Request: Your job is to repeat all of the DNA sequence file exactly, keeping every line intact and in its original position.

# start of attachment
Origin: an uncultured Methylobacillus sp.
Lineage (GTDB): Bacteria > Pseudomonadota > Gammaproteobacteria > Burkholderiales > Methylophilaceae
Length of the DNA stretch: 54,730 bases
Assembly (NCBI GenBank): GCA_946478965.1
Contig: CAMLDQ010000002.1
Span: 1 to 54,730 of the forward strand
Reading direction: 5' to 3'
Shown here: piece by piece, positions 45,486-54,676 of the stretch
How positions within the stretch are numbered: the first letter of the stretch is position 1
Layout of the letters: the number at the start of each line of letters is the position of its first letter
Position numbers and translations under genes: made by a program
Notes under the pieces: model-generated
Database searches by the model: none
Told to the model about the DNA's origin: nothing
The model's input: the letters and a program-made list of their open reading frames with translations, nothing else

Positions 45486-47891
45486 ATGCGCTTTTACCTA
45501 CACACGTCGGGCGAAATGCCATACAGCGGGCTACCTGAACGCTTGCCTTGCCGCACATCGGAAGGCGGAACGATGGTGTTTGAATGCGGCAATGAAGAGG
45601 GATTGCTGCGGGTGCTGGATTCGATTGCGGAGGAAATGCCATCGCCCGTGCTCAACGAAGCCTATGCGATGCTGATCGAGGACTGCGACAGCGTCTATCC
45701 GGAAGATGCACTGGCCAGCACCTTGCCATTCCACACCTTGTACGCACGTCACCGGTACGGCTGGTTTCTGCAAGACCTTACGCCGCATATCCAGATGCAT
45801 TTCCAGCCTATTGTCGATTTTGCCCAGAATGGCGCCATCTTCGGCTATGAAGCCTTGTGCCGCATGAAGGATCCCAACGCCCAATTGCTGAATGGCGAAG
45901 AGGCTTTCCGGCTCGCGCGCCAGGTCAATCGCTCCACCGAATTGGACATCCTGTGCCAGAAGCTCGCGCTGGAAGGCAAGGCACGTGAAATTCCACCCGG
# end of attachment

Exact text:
Origin: an uncultured Methylobacillus sp.
Lineage (GTDB): Bacteria > Pseudomonadota > Gammaproteobacteria > Burkholderiales > Methylophilaceae
Length of the DNA stretch: 54,730 bases
Assembly (NCBI GenBank): GCA_946478965.1
Contig: CAMLDQ010000002.1
Span: 1 to 54,730 of the forward strand
Reading direction: 5' to 3'
Shown here: piece by piece, positions 45,486-54,676 of the stretch
How positions within the stretch are numbered: the first letter of the stretch is position 1
Layout of the letters: the number at the start of each line of letters is the position of its first letter
Position numbers and translations under genes: made by a program
Notes under the pieces: model-generated
Database searches by the model: none
Told to the model about the DNA's origin: nothing
The model's input: the letters and a program-made list of their open reading frames with translations, nothing else

Positions 45486-47891
45486 ATGCGCTTTTACCTA
45501 CACACGTCGGGCGAAATGCCATACAGCGGGCTACCTGAACGCTTGCCTTGCCGCACATCGGAAGGCGGAACGATGGTGTTTGAATGCGGCAATGAAGAGG
45601 GATTGCTGCGGGTGCTGGATTCGATTGCGGAGGAAATGCCATCGCCCGTGCTCAACGAAGCCTATGCGATGCTGATCGAGGACTGCGACAGCGTCTATCC
45701 GGAAGATGCACTGGCCAGCACCTTGCCATTCCACACCTTGTACGCACGTCACCGGTACGGCTGGTTTCTGCAAGACCTTACGCCGCATATCCAGATGCAT
45801 TTCCAGCCTATTGTCGATTTTGCCCAGAATGGCGCCATCTTCGGCTATGAAGCCTTGTGCCGCATGAAGGATCCCAACGCCCAATTGCTGAATGGCGAAG
45901 AGGCTTTCCGGCTCGCGCGCCAGGTCAATCGCTCCACCGAATTGGACATCCTGTGCCAGAAGCTCGCGCTGGAAGGCAAGGCACGTGAAATTCCACCCGG